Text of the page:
Myra McEntire knows the words to every R&B hit of the last decade, but since she lives in Nashville, the country music capital of America, her lyrical talents go sadly unappreciated. She’s chosen, instead, to channel her “mad word skills” into creating stories infused with her love of music.
Could you tell us 5 random facts about yourself?
- I am an excellent dancer. (Ask Jen L.)
- I used to be a general manager for an affiliate of the New York Mets.
- My thumbs are double jointed.
- Right now, I have conditioner on my hair, a pink shower cap on my head, and a heating pad on top of that. Home spa treatments, yo.
- My cat, Milo, is my muse.
Tell us about your journey to becoming a writer.
I’ve always wanted to be a writer, I just thought it was something other people did, and that I could only dream of doing. Then my stubborn streak kicked in, and I decided it was my turn.
Hourglass, your first novel in the series, is told from Emerson’s point of view and in this book we have Kaleb narrating. Why the switch?
Kaleb is one of the mouthiest characters I’ve ever dealt with – he was SO impatient to get out of my head. I never doubted that the story arc would be best served from his point of view, and I’ve never had so much fun writing dialogue in my life. Banter, he has it.
Was it difficult writing from another character’s point of view because you had already established Emerson’s voice?
No, because I could still hear Emerson, too, if that makes sense. She informed TIMEPIECE as much as Kaleb did, and her relationships were still developing, just off screen. I have some lovely deleted scenes, and scenes I wrote from her POV to make sure I was hitting the right emotional notes.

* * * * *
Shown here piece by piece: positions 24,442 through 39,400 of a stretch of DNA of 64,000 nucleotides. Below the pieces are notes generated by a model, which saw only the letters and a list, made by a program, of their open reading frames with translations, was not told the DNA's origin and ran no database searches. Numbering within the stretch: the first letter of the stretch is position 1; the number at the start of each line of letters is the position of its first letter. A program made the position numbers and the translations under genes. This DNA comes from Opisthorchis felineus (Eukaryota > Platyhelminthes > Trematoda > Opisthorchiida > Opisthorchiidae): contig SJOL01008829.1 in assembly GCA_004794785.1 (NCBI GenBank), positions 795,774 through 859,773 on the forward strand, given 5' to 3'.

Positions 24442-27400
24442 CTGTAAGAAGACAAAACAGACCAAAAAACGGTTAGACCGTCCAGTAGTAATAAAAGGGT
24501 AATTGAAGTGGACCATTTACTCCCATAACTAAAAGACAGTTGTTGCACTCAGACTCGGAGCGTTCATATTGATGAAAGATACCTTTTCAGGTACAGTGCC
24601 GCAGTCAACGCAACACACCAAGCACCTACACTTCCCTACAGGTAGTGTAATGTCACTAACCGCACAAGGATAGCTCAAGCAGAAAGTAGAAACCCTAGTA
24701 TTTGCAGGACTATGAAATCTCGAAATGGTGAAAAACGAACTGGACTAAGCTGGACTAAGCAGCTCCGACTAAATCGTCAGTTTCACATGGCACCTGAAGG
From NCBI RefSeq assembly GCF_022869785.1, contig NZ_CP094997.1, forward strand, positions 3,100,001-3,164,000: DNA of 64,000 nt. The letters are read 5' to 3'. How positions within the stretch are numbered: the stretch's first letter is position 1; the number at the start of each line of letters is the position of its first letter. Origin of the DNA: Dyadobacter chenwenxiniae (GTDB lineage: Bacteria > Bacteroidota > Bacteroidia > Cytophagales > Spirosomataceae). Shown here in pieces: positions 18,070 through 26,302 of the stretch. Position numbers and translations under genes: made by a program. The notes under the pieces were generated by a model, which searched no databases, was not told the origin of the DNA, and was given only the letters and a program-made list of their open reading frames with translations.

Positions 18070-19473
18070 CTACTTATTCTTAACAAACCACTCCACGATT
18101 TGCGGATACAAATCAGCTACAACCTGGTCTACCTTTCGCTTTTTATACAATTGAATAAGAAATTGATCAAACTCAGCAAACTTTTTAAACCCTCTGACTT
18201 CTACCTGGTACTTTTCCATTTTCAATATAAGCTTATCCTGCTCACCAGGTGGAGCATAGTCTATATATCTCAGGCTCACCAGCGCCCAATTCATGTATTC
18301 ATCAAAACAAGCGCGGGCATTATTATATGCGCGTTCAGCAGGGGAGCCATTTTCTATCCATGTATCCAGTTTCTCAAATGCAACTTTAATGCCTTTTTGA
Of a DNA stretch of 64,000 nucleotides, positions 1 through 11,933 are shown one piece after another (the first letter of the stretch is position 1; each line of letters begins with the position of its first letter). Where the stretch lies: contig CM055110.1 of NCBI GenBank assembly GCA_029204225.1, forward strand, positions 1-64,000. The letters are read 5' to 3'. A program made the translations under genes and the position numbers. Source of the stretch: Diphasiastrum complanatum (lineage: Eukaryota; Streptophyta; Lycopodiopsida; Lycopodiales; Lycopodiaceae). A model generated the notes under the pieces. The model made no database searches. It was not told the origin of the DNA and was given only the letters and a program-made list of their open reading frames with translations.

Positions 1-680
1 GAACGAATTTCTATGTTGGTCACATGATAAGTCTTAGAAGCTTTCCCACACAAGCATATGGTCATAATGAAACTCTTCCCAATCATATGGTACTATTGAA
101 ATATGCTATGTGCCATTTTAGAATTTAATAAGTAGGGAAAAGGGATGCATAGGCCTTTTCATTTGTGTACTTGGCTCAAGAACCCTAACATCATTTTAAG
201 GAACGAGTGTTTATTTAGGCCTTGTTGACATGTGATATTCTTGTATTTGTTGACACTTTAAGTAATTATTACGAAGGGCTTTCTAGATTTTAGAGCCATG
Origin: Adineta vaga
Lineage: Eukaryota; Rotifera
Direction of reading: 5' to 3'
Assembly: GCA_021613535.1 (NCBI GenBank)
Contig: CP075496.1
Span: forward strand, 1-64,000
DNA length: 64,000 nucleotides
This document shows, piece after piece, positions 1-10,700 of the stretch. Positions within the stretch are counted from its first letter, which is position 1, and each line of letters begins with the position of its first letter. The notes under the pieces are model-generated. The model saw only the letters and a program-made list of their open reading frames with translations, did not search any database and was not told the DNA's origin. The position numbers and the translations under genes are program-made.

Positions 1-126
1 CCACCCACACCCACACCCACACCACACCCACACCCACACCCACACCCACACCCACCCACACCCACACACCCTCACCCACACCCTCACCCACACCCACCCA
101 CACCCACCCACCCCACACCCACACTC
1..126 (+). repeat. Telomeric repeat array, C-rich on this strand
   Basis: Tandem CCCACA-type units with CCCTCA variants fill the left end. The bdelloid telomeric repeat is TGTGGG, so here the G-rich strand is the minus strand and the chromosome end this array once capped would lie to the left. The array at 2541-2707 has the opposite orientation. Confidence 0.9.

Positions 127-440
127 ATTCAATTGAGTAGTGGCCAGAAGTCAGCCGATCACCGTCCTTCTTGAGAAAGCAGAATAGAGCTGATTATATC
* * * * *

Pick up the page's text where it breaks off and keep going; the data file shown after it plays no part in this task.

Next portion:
What is the difference between writing a first and second novel? Was it more difficult writing this novel?
My second book almost killed me? That’s the difference. There were more pressures, more expectations, and there was much less time. Yes, definitely more difficult.
What was your favorite chapter/scene to write and why?
I had a blast writing the first chapter. I was so in Kaleb’s head, and it poured out. Much like the first chapter of HOURGLASS, it’s barely changed. The first chapter of INFINITYGLASS, however, is in its sixth incarnation. And I’m on my fifth bottle of booze. (I’M KIDDING.)
What has been the toughest criticism given to you as an author? What has been the best compliment?
Toughest criticism is when people say I didn’t do my research. I busted my junk on research, as I do for every book I write. I know all kinds of things the readers don’t, just because I need the background to make the scene right. Best compliment is when people say my words are funny. I love making people laugh.
Where’s your favorite place to write?
On a beach. With a fruity drink, and a cabana boy who’ll talk plot as long as I want. Not that that’s ever happened, but a girl can dream.
What character do you relate most to?
Probably Em. The sarcasm as a defense mechanism is definitely aMyrathing, too.
If you could have lunch with one of your characters who would it be and why?
Kaleb. For alllllll the inappropriate.
What is easier to write: The first line or the last line?
The first. “Maybe getting drunk and dressing up like a pirate was a bad idea.”
What one YA novel do you wish you had when you were a teen?
Anything adventurous, like GRAVE MERCY by Robin LeFevers or SHADOW and BONE by Leigh Bardugo. I wasn’t very adventurous at all, and I’d have liked the possibilities those books give to their protagonists.
What are you working on now?
INFINITYGLASS, the next book in the HOURGLASS series! It’s in the fun stage, which means mourning and angst are right around the corner!
You can find Myra and all her mad skills on twitter, facebook, Tumblr and Pinterest. You can also keep track of all things Hourglass series related at Murphy’s Law Coffee, a fansite for all things Hourglass.
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